Friday, November 17, 2017

Pasta with smoked Salmon and Physalis

When I checked my fridge I had one slice of smoked salmon left.  Eating it just as it is was one choice, but not enough to feel satisfied. Pasta for dinner sounded great and the salmon would be the final touch on my dish.

A bit of tomato would look nice on the plate too, but my tomato season has ended and since then I have not bought any from a shop.
What now. Some orange coloured physalis caught my eye. The look like cherry tomatoes. That inspired me to chuck a few halved ones into the pasta.
The sweet and fruity taste goes remarkable well with the smoked salmon.

120 g pasta
1 slice smoked salmon, use more when you have some
3 tbsp double cream
1 1/2 tbsp parmesan
3 physalis
Salt and pepper

Cook the pasta al dente and drain it.
Heat up the cream, season and add 1 tbsp parmesan.
Mix the pasta in.
Top with smoked salmon and halved physalis and a big more cheese

Swede and Carrot Curry

Swede is a typical winter root vegetable
 It is not very popular especially with old people.

It was their main staple after WWII. I bought one on the weekly market. A bit of curry was a way to prepare it without any meat.
Some dried whole spices and some fresh aromatics help the veggies along.
You can go one pot with meat and bacon or just prepare it vegetarian.

500 g swede
2 large carrots
400 g mushrooms
3 shallots
3 cloves of garlic
2 spring onion
1 knob of ginger
1 veg stock cube
1 tbsp tomato paste
1 tsp chili flakes
200 ml coconut milk
50 g dessicated coconut
1 tsp cumin
1 tsp coriander
1 tsp fenugreek
1 tsp mustard seeds
1 tsp curcuma
2 tbsp veg oil
Salt and pepper
1 tsp dark brown sugar
1 tsp lemon juice
1 tbsp parsley

Chop everything.
Heat up the oil and get the dried spices in to pop.
Add onions, garlic and ginger and tomato paste.
The coconut milk follows next.
Then get all veggies in. Fill up with 500 ml stock and season.
Cook until veggies are tender.
Add sugar and lemon juice and dessicated coconuts.
Garnish with parsley.

Wednesday, November 15, 2017

Plantaine & Buckwheat Pancakes GF

When I buy a plantaine it usually ends fried. I have one since last week sitting around and on my way home I knew I had to prepare it. It was still on the green side, so lots of starch and no sweetness.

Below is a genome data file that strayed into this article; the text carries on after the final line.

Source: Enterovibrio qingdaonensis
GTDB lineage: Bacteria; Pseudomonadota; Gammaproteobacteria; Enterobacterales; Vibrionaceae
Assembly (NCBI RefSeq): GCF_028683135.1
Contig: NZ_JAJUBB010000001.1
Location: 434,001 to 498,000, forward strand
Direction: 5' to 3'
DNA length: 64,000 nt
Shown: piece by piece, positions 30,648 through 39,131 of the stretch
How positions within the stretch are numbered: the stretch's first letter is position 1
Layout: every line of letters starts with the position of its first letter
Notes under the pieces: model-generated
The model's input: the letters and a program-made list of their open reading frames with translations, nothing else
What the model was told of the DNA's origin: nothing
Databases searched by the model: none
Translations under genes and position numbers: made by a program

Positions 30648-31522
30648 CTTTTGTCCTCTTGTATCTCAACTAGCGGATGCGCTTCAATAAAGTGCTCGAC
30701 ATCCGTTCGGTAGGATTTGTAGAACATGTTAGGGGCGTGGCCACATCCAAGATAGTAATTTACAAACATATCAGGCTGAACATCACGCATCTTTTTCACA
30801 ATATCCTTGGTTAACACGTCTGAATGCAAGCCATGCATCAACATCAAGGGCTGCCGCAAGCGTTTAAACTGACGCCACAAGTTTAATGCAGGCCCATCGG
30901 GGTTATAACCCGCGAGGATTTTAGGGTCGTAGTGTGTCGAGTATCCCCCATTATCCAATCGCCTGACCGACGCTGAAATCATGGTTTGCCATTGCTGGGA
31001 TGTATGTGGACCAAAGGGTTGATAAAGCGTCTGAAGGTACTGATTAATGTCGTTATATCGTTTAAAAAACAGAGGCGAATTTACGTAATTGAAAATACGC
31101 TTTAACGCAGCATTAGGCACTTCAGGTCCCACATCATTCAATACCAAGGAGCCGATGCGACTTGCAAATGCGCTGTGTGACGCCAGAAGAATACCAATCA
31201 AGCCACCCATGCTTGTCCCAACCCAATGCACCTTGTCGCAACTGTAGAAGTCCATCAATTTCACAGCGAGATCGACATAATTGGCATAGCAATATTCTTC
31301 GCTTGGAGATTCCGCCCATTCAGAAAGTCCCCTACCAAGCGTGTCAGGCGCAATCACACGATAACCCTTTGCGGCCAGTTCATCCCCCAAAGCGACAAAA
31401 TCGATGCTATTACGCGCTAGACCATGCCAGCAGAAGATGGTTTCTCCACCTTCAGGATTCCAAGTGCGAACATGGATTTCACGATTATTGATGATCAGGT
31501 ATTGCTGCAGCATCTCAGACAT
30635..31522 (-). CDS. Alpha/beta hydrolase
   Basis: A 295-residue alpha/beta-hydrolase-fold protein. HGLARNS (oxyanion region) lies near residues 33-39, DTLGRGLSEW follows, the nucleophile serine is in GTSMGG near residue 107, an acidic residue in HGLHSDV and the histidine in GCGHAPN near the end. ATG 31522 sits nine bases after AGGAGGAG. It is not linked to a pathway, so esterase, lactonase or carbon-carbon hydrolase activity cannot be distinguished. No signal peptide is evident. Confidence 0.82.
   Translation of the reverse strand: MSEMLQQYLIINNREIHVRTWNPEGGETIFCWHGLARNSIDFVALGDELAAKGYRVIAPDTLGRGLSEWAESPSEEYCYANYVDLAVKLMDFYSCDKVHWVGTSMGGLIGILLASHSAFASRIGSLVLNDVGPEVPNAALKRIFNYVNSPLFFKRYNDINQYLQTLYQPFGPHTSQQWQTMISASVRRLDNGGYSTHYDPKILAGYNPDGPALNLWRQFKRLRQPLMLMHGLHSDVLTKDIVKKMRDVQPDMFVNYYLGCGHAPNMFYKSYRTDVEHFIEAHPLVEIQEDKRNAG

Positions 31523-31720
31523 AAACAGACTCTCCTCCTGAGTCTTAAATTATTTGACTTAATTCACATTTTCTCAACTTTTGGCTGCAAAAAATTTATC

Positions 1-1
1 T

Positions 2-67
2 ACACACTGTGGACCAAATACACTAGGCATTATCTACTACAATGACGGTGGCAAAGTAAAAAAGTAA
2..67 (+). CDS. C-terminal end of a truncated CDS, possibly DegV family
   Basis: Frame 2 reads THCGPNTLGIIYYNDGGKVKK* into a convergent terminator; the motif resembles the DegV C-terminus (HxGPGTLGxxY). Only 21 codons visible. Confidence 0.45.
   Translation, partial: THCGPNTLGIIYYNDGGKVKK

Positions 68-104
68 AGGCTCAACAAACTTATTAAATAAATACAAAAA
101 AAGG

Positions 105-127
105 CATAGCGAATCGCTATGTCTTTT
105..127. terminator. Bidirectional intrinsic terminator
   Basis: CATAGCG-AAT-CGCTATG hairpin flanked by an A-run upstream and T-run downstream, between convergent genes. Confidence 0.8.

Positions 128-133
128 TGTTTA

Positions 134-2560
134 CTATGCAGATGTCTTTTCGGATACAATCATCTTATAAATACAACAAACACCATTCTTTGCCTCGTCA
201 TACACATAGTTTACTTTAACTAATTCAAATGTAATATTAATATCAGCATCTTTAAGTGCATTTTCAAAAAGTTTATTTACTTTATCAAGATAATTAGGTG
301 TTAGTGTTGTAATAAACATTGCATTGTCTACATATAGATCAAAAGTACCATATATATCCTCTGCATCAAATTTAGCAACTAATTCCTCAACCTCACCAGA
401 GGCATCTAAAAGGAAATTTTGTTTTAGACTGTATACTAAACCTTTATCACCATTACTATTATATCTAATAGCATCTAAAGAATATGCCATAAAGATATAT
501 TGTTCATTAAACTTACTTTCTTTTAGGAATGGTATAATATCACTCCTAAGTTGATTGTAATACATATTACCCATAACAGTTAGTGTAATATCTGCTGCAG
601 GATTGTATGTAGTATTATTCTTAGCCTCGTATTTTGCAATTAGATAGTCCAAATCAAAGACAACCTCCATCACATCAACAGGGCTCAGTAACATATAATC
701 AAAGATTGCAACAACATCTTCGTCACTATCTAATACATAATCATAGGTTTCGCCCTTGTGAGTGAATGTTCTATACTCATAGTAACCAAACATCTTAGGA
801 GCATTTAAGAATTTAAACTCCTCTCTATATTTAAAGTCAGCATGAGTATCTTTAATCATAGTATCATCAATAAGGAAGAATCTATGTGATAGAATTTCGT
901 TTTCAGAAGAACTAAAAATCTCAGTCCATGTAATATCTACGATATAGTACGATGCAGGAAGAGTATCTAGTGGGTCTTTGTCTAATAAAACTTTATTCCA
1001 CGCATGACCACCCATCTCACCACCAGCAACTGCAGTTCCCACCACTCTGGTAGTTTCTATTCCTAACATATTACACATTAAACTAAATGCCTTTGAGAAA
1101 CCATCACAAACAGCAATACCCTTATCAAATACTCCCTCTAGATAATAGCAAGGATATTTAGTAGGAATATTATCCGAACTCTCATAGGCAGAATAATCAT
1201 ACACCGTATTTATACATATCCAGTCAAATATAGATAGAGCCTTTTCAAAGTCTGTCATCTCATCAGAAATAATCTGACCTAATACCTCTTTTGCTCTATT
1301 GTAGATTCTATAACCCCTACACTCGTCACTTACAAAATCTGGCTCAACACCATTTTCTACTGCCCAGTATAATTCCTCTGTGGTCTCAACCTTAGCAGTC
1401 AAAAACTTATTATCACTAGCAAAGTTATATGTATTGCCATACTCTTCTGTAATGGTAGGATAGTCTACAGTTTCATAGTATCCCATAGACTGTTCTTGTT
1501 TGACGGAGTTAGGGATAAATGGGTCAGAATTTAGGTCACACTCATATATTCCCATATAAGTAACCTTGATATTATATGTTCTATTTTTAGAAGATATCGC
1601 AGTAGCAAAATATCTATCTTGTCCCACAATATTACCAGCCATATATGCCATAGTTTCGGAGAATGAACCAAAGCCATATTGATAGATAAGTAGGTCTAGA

When I stood in the kitchen, I was no longer looking forward to fry some food.
The next move was a trip through Google until I found a way to prepare the plantaine without frying it.
The answer to my cooking problem were some pancakes. The recipe sounded fairly simple, just peel the plantaine, crack eggs and put both with a little salt into a blender. Make a fine batter.

I looked at the batter and it looked rather thin. To stabilize it a little I went for buckwheat, because I wanted to stay gluten free on this dish.

Bake them in rapeseed oil on medium heat for 3 minutes on each side.

It was just two pancakes, a little blue cheese and some dressed salad and voila, the dinner today was ready.

recipe for 2 pancakes:
1 green  plantaine
1 tbsp buckwheat flour
2 eggs
1 pinch of salt
rapeseed oil
blue cheese
lettuce with some dressing

Tuesday, November 14, 2017

A childhood treat

When I was in school during lunch break some of us left the premises and crossed the street to a tiny shop. It sold all kinds of sweets, treats and sausages and fresh rolls. The all time favourite was a roll with a chocolate covered wafer based chocolate kisses.

I have not eaten it in years. The crunch from the wafer, the crack from the chocolate and the soft marshmallow kind center are the best with the soft dough of a breakfast roll.

I had a box of the treats at home and for Sunday coffee time I was looking for something sweet.
Just sit 1 or 2 on to the open roll. Take the lid and press down and enjoy.

Monday, November 13, 2017

Ispanakh Kek -Turkish Spinach Cake

One of my collegues is of Turkish heritage. We often talk food. Her daughter loves to cook and so she loves to eat. We talked about cakes which contain a vegetable as a source for the moisture. We both love carrot cakes.
The she told me about a special sweet cake that all the family loves. A day later she handed me a recipe.

A very green cake with a white and green topping. It looks interesting. Spinach in a sweet cake was new to me. Carrot, pumpkin, courgette and even parsnip are a good source of moisture in a cake. I even baked a cake with beetroot a couple of years ago.

I looked at the recipe and the measure wasn`t in gramms or milliliters or american cups. It said to use a glass. I asked my collegue and she show me one of our coffee cups- around 230 ml. I filled mine up to 220 ml.

She also told me that many people just use frozen spinach, even the famous German frozen ground spinach with added cream in (Iglo Rahmspinat mit dem Blubb).
I decided against that and used fresh baby spinach.
The recipe did not have any added flavouring. When I tried the batter after I added the spinach, it was just sweet and bland. I added a bit of flavour.